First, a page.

“Mandatory The Best Of The Blasters” (Liberation Hall Records)

By Eleni P. Austin

Anyone lucky enough to come of age in Los Angeles in the late ‘70s and early ‘80s experienced a musical renaissance that existed on the fringes of the local scene. Sure, Punk Rock was invented in the bowels of New York and exploded in England, but it thrived in L.A. Maybe all that smoggy sunshine provided an energizing boost of vitamin D.

Trailblazing Punk bands like X, The Weirdos, The Plugz, Fear and The Germs first started making names for themselves at unorthodox venues like The Masque, Cathay de Grande, The Starwood and Madame Wong’s. Some acts were inspired by the D.I.Y. ethos of Punk, less so by the nihilistic, primitive style. So, they began contouring a more nuanced sound.

By the start of the ‘80s, the scene was as sprawling as the city itself. From the skinny tie Power Pop of The Knack, The Nerves, The Plimsouls and 20/20, the Blues/Jazz/Psychobilly noir of The Flesh Eaters, the thrashy R&B of Top Jimmy & The Rhythm Pigs, the Post Punk/Cow Punk Blues of the Gun Club and The Blasters, who served up a Rootsy combo-platter of primitive Rock & Roll, Blues, Folk, Country and Rockabilly


The Blasters were fronted by Phil Alvin and his younger brother, Dave. The pair grew up in Downey, the L.A. suburb that’s best known as the hub of aerospace production, as well as nurturing the showbiz aspirations of another sibling duo, Richard and Karen Carpenter. Phil and Dave’s musical influences were slightly less clean-cut. As kids, their older (and impossibly cool) cousins Mike and Donna each had a hand in introducing them to Folk, R&B, Blues, Country and Rockabilly. These genres became lifelong touchstones.

Beginning in their teens, the brothers made weekly pilgrimages to legendary L.A. clubs like The Ashgrove. Although it was only 20 miles from Downey, it felt like another world. Soaking up the music of Rev. Gary Davis and Lightnin’ Hopkins, and actually meeting heroes like Muddy Waters and Big Joe Turner, inspired Phil and Dave to begin playing music.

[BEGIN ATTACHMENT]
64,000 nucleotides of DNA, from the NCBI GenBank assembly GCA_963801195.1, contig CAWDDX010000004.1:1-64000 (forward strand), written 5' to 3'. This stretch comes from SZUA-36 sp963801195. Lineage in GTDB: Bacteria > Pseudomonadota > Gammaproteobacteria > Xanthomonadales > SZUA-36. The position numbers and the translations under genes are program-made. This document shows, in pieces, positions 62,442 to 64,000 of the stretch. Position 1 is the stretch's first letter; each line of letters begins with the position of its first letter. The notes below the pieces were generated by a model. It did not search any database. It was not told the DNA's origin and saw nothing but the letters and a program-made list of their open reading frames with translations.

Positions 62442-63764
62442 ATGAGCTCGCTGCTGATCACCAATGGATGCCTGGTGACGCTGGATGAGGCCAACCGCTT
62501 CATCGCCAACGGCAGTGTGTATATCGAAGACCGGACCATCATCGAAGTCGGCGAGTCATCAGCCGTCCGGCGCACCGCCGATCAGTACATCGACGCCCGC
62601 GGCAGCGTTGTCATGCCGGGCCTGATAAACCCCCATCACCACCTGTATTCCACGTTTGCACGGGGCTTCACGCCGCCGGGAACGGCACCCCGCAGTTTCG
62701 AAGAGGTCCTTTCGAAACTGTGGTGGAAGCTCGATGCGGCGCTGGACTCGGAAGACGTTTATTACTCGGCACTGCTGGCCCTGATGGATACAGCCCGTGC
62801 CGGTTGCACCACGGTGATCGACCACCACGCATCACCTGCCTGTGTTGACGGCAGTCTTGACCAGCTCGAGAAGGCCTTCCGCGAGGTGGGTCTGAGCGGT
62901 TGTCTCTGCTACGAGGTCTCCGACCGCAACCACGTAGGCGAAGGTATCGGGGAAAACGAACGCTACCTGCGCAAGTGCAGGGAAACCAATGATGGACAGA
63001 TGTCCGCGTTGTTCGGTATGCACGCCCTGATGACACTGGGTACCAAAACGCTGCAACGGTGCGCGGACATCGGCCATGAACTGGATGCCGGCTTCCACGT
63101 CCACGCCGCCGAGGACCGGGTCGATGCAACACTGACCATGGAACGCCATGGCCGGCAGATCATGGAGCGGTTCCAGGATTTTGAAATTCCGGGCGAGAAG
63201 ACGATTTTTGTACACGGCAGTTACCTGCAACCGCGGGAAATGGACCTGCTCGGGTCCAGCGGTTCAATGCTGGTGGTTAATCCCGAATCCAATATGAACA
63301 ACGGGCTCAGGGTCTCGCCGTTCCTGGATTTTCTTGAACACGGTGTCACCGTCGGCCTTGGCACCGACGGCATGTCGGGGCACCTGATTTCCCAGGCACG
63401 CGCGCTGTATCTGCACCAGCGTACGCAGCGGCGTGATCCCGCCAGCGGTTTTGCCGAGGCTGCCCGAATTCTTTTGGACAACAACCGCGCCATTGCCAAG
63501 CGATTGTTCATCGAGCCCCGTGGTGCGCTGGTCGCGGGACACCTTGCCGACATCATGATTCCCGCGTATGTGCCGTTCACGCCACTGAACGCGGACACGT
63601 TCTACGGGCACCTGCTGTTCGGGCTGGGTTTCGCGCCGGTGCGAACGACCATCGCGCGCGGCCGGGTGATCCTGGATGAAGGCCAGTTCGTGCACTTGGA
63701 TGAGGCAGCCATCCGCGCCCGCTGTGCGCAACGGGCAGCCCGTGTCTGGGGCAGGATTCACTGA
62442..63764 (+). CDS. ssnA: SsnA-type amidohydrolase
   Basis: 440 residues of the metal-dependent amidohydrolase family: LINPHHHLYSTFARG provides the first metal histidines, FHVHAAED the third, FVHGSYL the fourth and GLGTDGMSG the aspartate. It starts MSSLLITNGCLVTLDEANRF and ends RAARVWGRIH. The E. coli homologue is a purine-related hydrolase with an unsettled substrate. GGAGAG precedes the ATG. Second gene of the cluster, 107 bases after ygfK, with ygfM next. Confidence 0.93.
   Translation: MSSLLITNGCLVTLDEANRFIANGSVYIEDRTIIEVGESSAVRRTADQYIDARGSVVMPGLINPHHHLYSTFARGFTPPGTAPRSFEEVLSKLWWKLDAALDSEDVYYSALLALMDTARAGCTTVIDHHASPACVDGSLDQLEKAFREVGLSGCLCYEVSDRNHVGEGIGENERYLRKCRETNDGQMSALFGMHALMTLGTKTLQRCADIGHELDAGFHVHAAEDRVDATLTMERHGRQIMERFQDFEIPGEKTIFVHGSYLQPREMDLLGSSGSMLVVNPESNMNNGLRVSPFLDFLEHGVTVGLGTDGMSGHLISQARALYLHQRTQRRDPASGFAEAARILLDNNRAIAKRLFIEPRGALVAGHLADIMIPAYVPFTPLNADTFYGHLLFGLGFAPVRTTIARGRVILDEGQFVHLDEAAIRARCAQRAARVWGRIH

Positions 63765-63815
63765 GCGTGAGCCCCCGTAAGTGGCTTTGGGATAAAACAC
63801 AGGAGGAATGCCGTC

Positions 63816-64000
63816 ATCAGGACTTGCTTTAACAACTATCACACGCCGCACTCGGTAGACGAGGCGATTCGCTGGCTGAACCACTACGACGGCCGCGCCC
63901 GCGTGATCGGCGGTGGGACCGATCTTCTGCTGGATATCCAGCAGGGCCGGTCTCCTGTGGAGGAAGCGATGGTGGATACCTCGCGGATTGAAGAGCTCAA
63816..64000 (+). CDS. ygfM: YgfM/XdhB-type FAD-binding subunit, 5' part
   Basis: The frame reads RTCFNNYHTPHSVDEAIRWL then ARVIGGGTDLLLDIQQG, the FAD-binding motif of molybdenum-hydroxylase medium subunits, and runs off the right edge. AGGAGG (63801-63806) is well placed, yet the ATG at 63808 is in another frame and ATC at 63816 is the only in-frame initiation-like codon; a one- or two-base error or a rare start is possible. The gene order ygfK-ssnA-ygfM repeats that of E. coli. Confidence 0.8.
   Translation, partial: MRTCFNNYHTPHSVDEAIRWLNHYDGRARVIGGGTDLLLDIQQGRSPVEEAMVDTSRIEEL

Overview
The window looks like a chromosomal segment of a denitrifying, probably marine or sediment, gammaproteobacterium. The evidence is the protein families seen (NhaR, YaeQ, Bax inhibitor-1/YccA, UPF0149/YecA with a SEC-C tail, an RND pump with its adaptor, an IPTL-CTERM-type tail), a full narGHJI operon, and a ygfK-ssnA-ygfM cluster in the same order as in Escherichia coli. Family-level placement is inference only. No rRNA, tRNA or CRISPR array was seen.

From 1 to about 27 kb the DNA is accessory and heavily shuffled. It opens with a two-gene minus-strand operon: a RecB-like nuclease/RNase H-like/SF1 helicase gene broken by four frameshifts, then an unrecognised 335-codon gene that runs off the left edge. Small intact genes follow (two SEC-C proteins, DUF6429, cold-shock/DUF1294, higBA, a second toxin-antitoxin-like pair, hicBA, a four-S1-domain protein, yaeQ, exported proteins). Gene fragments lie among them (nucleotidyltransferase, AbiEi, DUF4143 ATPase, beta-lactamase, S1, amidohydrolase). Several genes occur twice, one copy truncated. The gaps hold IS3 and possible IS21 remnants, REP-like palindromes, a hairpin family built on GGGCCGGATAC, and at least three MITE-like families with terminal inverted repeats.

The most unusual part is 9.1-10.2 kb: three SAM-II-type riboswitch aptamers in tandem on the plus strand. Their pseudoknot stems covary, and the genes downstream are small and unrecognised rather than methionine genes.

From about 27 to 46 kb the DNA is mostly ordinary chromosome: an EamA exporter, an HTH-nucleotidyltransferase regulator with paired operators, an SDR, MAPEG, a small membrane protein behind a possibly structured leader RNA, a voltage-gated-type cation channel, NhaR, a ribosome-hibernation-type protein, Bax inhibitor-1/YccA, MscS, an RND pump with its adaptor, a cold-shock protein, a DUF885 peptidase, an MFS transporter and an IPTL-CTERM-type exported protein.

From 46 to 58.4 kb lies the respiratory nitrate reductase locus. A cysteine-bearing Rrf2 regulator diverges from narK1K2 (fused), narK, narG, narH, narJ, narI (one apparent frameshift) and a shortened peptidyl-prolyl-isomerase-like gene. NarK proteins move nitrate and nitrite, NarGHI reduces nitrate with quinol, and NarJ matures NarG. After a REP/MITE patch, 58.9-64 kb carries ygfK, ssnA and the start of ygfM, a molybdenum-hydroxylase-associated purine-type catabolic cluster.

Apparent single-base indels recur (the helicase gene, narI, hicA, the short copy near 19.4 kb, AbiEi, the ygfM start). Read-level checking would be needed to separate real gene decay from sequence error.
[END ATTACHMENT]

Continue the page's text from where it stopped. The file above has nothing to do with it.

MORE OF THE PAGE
At age 13, Phil had started his first band with bassist John Bazz and drummer Bill Bateman. They honed their skills by playing their favorite Blues and Hillbilly songs. One weekend they were hired to play a wedding, but needed a lead guitarist to complete their line-up. So, they reluctantly allowed Dave to join their nascent combo. Thus, The Blasters were born. Pretty soon they were plying their trade at local biker bars, Country dives and the few remaining Blues clubs that dotted the city. Sometimes they were paid in free beer.

By the late ‘70s, the brothers had graduated from college and Phil began teaching mathematics. Although old haunts like the Ashgrove were gone, their passion for listening to, and making music hadn’t diminished. Dave heard about the burgeoning Punk Rock scene in England and realized a similar scene was taking shape in L.A. Pretty soon, he was checking out The Weirdos, the Skulls and The Screamers. Of course, Punk was the polar opposite of the Blues, but the raw intensity of the shows was contagious. Consequently, The Blasters began playing their songs louder and faster.